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From Stephen Connolly <stephen.alan.conno...@gmail.com>
Subject Re: Project Description Contest
Date Fri, 10 Jan 2014 16:23:54 GMT
On 10 January 2014 15:50, Ron Wheeler <rwheeler@artifact-software.com>wrote:

> On 10/01/2014 10:05 AM, Stephen Connolly wrote:
>
>> On 10 January 2014 14:01, Ron Wheeler <rwheeler@artifact-software.com
>> >wrote:
>>
>>  If we are going to compare it to Ant or Gradle, it should be done in a
>>> way
>>> that explains what Maven does not what it does not do.
>>>
>>>  Did you even read the sentence I had in bold?
>>
>
> Yes.
> I think that I was agreeing with that sentiment.
>
>  *It is *not* our job to educate the reader about other build tools. Our
>>>
>> job is to educate the reader about Maven*.
>>
>>
>> The *reader* will be comparing Maven with Ant/Gradle/etc, so we need to
>> give them the *information* they need. We do not need to (and in my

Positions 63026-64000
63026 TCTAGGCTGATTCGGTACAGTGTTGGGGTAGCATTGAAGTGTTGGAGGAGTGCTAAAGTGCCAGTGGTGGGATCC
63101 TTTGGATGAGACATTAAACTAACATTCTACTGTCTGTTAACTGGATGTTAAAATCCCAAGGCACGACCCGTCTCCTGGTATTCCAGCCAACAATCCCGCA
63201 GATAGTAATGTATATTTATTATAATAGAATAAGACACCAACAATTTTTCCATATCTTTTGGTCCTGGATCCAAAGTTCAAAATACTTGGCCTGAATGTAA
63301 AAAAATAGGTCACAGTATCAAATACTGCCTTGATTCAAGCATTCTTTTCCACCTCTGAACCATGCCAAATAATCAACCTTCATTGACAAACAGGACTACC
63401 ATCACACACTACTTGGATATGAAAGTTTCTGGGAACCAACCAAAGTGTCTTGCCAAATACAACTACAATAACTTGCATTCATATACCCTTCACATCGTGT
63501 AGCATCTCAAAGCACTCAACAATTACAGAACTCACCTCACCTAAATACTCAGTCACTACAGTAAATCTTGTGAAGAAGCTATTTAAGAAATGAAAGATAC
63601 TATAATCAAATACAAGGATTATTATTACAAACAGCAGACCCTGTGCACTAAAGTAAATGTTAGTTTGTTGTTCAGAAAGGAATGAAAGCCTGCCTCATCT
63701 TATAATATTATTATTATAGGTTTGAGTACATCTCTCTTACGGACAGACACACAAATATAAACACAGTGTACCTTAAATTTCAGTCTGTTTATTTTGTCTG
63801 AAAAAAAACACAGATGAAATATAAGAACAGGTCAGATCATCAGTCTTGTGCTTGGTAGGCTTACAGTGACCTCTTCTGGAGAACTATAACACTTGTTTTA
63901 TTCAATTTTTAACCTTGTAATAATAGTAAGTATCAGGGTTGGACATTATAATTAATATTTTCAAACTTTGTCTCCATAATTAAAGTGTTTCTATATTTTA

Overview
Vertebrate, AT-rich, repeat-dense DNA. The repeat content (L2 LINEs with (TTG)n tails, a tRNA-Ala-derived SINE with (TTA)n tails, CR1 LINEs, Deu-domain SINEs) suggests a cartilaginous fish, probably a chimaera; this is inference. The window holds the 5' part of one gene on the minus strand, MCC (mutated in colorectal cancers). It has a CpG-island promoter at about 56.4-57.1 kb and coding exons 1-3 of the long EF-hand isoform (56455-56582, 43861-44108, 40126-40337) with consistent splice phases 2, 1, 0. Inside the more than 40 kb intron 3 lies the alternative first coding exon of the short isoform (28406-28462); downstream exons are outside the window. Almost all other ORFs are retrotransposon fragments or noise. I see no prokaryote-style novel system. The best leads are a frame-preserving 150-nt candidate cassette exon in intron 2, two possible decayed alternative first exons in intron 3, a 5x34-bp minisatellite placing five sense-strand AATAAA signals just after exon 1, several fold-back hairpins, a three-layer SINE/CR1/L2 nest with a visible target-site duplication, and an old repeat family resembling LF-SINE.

>> opinion
>> should not) mention Ant/Gradle/etc at all...
>>
>
> I still think that a product comparison page/chart is a useful way to help
> a reader understand whether maven is a good choice in their circumstance.
> It should be on a separate page but could be linked from the front page.


I would link it from a FAQ page, not the front page... as understanding our
choice of metrics to compare on requires some understanding of Maven
first... otherwise a comparison that we think is fair to Maven will not be
well understood.


>
>
>
>> To try and frame this better, consider a sentence like:
>>
>> "Maven takes a philosophy that most builds can be categorised based on the
>> type of thing you are building and that there is a best way to build each
>> type of thing, so you tell Maven the type of thing that you want to build
>> rather than spelling out the exact build steps you want" (this specific is
>> not a sentence I am suggesting as it is too long winded... a snappier
>> version of this *could* be good though)
>>
> Good start on a second paragraph for the opening page.
> It explains why Maven was built the way it was.
> One has to read between the lines to understand the "what's in it for me"
> but does hint at simplifying the build instructions through taking
> advantage of common patterns based on the output to be created.
> Perhaps if we focus on the benefits to this approach, we could add some
> framing around what you wrote to come up with a solid second paragraph.